YOU DESERVE AN ANSWER to the punch-in-the-gut question I asked in Tuesday’s article, “When Jesus sounds like a myth.”
“There are stories in the Bible about Jesus that, as far as many Bible newcomers are concerned, sound like Greek myths. Here’s the question: Why would we believe stories about Jesus that sound like stories a crazy person would believe?”
After raising that question, I took readers on a pagan’s tour through the story of Jesus walking on the water. I read it and reacted to it along the way as I suspect some nonbelievers would.
Honestly, it’s hard for even some veteran Christians to read a miracle story like this without wondering if it’s a huge exaggeration that started with a kernel of truth or a tall story told by a big bag of wind over a big bag of wine.
I got responses from readers
“I really depend on my belief that God can do anything and sometimes I know that’s all I can depend on. So, in the miracles that we read in the Bible, whether they are “stretches” of what happened or firsthand reports, my Christian outlook is to take great comfort in God’s overwhelming power to provide for all of His beloved children.”
“We as humans have limitations where God does not and if he chooses he can help us walk on water too.”
“Your question ‘Why would we believe stories about Jesus that sound like stories a crazy person would believe?’ really hit home this morning.
I feel this struggle in my work (I translate Bible teaching materials into French). I live in a kind of a bubble (I work from home, all my extended family are believers, I go to church, etc.) so I am not exposed to people actually questioning my beliefs about Jesus and the Bible. But I do quite a good job at it myself.
Why is it, I wonder, that I keep on translating Bible stuff (I am educated, I got a B.A.)? Why do I write plays and poems and devotionals and conferences that are all Bible-based and Jesus-centered? I have been doing that for 38 years. Yet, I still feel I am foolish when I think too much about it.
You know, the story of Jesus walking on the water is just as ‘unbelievable’ as God creating the world, or as a prophet being caught up to heaven in a chariot of fire, or even as Jesus raising from the dead. The “worst” story, to my opinion, is that of the rapture: Jesus will come back and take us up to heaven! I mean, that is nonsense. We Christians are just crazy, out of our minds.
Jesus DOES sound like a myth. God-man. Sinless. Able to bring people back to life. Kind of like a phoenix (‘real’ myth!) raising to life from ashes.
‘Why would we believe stories about Jesus that sound like stories a crazy person would believe?’
I am (almost) sorry to say that, but it boils down to faith. At least, for me. One day, the Author of the Book spoke to my heart. I felt my need to be redeemed, and Jesus was the Redeemer, so I put my trust in him and in his Word. I chose to trust that what’s in that Book is true. I read it, studied it, felt its changing power within me. It is the Spirit of God who convinces of the veracity of the things of God.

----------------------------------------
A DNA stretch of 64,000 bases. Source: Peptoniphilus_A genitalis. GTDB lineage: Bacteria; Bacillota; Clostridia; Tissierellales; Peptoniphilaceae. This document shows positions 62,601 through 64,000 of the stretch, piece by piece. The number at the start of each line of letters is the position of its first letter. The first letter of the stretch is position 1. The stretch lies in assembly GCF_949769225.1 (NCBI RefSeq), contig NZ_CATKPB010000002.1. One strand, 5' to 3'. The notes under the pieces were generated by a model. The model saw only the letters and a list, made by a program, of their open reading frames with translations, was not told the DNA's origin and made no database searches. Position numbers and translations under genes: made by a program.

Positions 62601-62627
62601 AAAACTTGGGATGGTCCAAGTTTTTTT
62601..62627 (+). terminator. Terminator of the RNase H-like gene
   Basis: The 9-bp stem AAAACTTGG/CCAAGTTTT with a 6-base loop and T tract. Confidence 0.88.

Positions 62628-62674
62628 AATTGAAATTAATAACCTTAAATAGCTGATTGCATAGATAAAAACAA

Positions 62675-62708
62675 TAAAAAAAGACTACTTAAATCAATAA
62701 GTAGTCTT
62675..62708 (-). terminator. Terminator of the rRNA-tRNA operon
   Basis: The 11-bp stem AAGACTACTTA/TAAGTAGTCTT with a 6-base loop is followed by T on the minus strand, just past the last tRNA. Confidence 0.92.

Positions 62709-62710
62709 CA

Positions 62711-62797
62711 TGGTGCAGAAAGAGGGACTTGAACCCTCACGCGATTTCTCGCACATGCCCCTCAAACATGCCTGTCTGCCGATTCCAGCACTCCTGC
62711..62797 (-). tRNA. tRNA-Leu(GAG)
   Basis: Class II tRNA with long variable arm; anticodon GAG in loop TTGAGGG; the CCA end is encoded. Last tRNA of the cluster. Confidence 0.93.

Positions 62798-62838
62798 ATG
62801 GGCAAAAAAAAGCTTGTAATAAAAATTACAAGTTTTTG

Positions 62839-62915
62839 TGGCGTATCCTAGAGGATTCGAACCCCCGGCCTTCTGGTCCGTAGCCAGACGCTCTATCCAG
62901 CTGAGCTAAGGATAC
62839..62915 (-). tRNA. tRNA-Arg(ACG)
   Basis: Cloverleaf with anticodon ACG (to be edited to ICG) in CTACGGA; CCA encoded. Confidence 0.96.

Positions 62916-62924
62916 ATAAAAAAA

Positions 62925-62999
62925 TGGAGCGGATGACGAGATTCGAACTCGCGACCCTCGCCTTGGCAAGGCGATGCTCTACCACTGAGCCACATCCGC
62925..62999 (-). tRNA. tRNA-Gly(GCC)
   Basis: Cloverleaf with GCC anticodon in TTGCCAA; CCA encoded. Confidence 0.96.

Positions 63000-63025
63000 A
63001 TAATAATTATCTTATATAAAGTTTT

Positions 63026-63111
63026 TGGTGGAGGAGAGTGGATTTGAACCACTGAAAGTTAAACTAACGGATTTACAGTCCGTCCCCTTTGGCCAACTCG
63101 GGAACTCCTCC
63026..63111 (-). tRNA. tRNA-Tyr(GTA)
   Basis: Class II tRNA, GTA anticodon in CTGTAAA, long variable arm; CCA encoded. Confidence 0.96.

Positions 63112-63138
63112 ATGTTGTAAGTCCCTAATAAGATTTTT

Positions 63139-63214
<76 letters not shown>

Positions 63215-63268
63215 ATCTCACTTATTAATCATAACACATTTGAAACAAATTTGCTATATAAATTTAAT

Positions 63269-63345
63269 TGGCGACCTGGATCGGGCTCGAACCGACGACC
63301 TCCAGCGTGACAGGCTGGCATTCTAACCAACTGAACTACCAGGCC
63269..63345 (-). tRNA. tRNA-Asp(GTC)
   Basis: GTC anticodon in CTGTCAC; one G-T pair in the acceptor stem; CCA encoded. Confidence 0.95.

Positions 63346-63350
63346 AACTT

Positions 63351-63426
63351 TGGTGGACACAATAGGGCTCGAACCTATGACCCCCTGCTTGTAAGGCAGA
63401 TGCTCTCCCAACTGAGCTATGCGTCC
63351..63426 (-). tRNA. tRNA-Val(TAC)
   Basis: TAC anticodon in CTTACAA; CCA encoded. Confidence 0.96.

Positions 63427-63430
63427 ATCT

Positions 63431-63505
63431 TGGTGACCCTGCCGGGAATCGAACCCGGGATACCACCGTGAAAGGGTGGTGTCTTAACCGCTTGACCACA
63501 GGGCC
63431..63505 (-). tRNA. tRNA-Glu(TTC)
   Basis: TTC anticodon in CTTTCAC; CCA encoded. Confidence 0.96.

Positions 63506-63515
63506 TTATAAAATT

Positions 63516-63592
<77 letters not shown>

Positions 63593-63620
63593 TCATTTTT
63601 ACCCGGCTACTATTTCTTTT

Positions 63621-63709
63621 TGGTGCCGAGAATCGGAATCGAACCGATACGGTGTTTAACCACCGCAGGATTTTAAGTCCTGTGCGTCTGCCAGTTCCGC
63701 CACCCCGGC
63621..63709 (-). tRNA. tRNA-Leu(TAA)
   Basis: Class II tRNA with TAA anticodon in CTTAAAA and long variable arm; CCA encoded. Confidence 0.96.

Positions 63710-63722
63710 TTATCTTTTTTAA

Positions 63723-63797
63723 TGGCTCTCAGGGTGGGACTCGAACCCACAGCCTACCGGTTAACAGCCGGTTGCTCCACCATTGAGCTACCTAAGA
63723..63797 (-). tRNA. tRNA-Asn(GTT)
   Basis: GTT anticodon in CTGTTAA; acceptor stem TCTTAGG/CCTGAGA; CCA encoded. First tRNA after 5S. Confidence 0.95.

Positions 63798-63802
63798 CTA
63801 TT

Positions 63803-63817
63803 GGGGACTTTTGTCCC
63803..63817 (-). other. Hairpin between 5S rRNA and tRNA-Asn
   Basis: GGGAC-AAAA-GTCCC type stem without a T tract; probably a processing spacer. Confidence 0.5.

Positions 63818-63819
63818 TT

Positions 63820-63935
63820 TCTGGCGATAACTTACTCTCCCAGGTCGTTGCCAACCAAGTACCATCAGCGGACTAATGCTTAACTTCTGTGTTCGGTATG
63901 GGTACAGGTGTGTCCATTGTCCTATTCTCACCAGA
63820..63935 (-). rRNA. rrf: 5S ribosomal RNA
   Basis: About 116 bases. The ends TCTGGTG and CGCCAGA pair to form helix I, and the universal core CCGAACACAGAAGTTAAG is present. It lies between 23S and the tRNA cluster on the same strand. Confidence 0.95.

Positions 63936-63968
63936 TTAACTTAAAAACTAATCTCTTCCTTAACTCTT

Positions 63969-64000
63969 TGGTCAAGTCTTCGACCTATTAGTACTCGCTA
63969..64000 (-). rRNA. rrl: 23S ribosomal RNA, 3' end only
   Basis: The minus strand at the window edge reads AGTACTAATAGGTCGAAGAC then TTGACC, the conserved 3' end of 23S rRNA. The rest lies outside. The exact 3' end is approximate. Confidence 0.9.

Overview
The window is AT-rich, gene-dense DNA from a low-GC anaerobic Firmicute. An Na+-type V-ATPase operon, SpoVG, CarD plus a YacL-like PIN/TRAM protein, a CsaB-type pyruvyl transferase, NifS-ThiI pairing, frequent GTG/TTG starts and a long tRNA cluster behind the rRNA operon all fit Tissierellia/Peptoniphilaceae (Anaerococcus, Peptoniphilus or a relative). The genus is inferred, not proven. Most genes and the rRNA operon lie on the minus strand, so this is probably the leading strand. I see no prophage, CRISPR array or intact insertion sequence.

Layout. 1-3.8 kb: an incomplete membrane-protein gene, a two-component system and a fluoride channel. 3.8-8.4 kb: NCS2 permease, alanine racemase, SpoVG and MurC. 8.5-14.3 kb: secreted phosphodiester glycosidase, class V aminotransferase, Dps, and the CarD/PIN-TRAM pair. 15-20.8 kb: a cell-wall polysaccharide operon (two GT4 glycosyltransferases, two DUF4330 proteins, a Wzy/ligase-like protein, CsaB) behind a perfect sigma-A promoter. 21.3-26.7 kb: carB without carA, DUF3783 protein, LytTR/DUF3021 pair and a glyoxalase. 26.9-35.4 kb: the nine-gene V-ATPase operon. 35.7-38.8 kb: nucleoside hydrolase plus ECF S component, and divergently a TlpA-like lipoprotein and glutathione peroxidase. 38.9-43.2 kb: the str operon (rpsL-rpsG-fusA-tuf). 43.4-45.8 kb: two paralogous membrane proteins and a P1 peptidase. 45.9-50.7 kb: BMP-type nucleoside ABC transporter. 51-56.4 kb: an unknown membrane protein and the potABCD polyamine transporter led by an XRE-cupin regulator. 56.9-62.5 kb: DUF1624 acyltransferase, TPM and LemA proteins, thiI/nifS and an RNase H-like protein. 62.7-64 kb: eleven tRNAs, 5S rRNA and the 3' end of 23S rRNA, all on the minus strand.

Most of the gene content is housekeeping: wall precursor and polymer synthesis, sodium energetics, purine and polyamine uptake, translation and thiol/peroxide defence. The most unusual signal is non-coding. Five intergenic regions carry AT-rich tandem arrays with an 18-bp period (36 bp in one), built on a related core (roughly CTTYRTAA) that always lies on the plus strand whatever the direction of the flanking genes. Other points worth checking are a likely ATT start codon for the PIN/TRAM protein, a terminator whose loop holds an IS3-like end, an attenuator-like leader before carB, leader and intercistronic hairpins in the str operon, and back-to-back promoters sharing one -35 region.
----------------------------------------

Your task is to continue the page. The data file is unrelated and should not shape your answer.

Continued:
And maybe—maybe—I would tell skeptics ‘Try it. Try Jesus, honestly. Not with an arrogant attitude. Consider Jesus’ words, assume they are true. Consider his actions, assume they are real. Consider him a real person, and ask him to show you what he’d like you to see. Open your heart to what you might discover.’ (God said he will make himself known to those who seek him with a sincere heart—so I would trust that promise of His.)”
I have learned long ago, especially with all these “trolls” on Social Media, that questions of “faith” will never be answered with those who have not been regenerated. So I take the Presuppositional approach:
1) God is
2) God has revealed Himself in the Scriptures
You can give proofs until you are blue in the face. The Grace of God brings Faith (a reasonable trusting faith) and God regenerates the heart. So I didn’t take the bait yesterday Lol!
Stephen M. Miller
Here’s how I think the Presuppositional approach translates to the people God loves who are outside the faith:
• I presume there’s a God.
• I presume he controlled what was said about him in the Bible.
To which some might say, “Methinks thou dost presume too much.”
I believe it’s great when we can get to a point in our spiritual journey that we can take that presumptious leap of faith. But people outside the faith—the folks who became the target of Jesus’ ministry, and ours—want to know why we’re jumping, why we presume there’s a God, and why we can’t explain our faith in a way that enables them to understand it.
They understand what’s behind the faith we show when we turn on a light switch. I think they’d like to understand what’s behind the faith we exhibit in our belief that God turned on the lights of the universe.
If it takes talking until we’re blue in the face, then perhaps Christians should look more like the Blue Man Group.
What’s that line in the Galaxy Quest movie? Something like “Never surrender. Never give up. Fly on until we’re out of oxygen and blue in the face.”
Okay, I made up that last part.
Peace to you, Wayne.